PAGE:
Ralph Waldo Emerson

Give to barrows, trays, and pans
Grace and glimmer of romance;
Bring the moonlight into noon
Hid in gleaming piles of stone;
On the city's paved street
Plant gardens lined with lilac sweet;
Let spouting fountains cool the air,
Singing in the sun-baked square;
Let statue, picture, park, and hall,
Ballad, flag, and festival,
The past restore, the day adorn,
And make each morrow a new morn.
So shall the drudge in dusty frock
Spy behind the city clock
Retinues of airy kings,
Skirts of angels, starry wings,
His fathers shining in bright fables,
His children fed at heavenly tables.
'T is the privilege of Art
Thus to play its cheerful part,
Man in Earth to acclimate,
And bend the exile to his fate,
And, moulded of one element
With the days and firmament,
Teach him on these as stairs to climb,
And live on even terms with Time;
Whilst upper life the slender rill
Of human sense doth overfill.


Because the soul is progressive, it never quite repeats itself,
but in every act attempts the production of a new and fairer whole.
This appears in works both of the useful and the fine arts, if we
employ the popular distinction of works according to their aim,
either at use or beauty. Thus in our fine arts, not imitation, but
creation is the aim. In landscapes, the painter should give the
suggestion of a fairer creation than we know. The details, the prose
of nature he should omit, and give us only the spirit and splendor.
He should know that the landscape has beauty for his eye, because it
expresses a thought which is to him good: and this, because the same
power which sees through his eyes, is seen in that spectacle; and he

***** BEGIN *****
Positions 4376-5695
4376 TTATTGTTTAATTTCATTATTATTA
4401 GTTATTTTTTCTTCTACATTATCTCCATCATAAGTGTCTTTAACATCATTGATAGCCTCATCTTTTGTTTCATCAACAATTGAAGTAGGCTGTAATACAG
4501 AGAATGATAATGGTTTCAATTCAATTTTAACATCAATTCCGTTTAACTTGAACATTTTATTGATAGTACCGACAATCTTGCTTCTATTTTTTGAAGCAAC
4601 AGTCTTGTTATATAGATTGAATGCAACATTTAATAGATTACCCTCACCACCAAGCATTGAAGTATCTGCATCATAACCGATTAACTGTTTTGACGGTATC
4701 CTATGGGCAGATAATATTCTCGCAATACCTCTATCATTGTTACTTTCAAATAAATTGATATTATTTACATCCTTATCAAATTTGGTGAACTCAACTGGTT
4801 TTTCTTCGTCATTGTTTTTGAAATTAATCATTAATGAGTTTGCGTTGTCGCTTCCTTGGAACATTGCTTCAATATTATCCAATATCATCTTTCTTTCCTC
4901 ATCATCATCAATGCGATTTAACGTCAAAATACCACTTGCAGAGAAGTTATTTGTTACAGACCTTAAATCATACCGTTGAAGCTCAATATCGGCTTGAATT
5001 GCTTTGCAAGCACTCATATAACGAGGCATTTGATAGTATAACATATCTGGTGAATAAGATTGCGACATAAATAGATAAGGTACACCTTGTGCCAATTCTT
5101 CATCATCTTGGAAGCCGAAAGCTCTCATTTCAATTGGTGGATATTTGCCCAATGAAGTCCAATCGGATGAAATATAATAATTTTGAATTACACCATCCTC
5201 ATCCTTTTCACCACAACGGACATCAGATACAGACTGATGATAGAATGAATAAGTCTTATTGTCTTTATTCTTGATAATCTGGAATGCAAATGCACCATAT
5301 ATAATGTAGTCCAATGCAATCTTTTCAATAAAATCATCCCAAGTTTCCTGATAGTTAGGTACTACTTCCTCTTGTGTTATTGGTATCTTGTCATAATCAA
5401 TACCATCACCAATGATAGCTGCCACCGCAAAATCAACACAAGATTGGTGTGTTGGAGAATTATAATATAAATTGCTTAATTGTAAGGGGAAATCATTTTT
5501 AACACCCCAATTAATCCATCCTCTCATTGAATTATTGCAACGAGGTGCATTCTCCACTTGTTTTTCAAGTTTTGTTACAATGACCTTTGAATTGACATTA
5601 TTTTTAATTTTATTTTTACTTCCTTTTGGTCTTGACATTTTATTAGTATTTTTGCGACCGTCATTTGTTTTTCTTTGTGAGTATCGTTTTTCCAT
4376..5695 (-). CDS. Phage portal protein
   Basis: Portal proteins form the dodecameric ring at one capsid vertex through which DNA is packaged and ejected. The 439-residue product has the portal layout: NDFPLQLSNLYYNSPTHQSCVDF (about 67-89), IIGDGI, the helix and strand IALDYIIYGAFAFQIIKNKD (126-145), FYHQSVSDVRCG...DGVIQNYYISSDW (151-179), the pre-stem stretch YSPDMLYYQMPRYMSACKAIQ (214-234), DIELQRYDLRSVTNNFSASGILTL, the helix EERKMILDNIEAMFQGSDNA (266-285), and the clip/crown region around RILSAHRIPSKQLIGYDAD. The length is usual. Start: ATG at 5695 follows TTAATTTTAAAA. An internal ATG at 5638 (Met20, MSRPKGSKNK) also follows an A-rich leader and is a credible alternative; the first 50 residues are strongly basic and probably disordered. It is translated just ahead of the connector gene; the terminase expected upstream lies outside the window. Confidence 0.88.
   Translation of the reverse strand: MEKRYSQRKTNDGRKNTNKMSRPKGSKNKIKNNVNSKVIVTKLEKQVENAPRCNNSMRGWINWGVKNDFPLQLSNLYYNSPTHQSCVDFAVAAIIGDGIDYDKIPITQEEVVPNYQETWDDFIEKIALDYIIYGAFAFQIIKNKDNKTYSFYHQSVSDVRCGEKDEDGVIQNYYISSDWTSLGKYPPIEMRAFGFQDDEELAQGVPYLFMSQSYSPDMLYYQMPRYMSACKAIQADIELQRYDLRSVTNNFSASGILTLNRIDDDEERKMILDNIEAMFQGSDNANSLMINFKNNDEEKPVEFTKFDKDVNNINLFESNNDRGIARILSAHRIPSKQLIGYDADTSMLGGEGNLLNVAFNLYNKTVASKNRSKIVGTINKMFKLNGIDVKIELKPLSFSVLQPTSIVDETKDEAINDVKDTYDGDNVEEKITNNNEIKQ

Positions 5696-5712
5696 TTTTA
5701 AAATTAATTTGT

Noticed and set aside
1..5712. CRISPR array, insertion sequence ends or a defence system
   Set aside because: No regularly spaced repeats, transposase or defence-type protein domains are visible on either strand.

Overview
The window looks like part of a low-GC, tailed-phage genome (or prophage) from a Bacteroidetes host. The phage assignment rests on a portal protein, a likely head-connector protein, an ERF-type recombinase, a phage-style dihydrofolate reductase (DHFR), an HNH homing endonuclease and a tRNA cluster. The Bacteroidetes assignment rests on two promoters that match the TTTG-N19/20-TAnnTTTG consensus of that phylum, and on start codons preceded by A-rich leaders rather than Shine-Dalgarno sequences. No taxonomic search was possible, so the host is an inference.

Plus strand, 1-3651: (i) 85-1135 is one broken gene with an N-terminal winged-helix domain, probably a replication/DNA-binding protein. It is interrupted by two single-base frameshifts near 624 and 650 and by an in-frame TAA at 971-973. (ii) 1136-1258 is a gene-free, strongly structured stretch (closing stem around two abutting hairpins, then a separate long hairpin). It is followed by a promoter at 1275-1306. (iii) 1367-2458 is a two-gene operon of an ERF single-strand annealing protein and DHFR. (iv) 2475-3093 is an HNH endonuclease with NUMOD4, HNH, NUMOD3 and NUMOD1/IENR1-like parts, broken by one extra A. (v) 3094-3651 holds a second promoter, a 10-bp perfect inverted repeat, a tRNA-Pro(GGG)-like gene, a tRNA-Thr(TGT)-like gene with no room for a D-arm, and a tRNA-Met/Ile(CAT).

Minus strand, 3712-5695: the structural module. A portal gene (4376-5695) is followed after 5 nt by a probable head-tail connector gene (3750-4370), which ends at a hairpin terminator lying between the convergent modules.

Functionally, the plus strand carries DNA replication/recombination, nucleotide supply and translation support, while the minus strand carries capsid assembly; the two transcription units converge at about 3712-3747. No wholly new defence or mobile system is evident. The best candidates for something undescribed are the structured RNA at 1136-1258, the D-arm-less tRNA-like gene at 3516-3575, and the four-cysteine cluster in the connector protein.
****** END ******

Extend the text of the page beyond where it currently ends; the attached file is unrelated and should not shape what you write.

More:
will come to value the expression of nature, and not nature itself,
and so exalt in his copy, the features that please him. He will give
the gloom of gloom, and the sunshine of sunshine. In a portrait, he
must inscribe the character, and not the features, and must esteem
the man who sits to him as himself only an imperfect picture or
likeness of the aspiring original within.

What is that abridgment and selection we observe in all
spiritual activity, but itself the creative impulse? for it is the
inlet of that higher illumination which teaches to convey a larger
sense by simpler symbols. What is a man but nature's finer success
in self-explication? What is a man but a finer and compacter
landscape than the horizon figures, -- nature's eclecticism? and what
is his speech, his love of painting, love of nature, but a still
finer success? all the weary miles and tons of space and bulk left
out, and the spirit or moral of it contracted into a musical word, or
the most cunning stroke of the pencil?

But the artist must employ the symbols in use in his day and
nation, to convey his enlarged sense to his fellow-men. Thus the new
in art is always formed out of the old. The Genius of the Hour sets
his ineffaceable seal on the work, and gives it an inexpressible
charm for the imagination. As far as the spiritual character of the
period overpowers the artist, and finds expression in his work, so
far it will retain a certain grandeur, and will represent to future
beholders the Unknown, the Inevitable, the Divine. No man can quite
exclude this element of Necessity from his labor. No man can quite
emancipate himself from his age and country, or produce a model in
which the education, the religion, the politics, usages, and arts, of
his times shall have no share. Though he were never so original,
never so wilful and fantastic, he cannot wipe out of his work every
trace of the thoughts amidst which it grew. The very avoidance
betrays the usage he avoids. Above his will, and out of his sight,
he is necessitated, by the air he breathes, and the idea on which he
and his contemporaries live and toil, to share the manner of his
times, without knowing what that manner is. Now that which is
inevitable in the work has a higher charm than individual talent can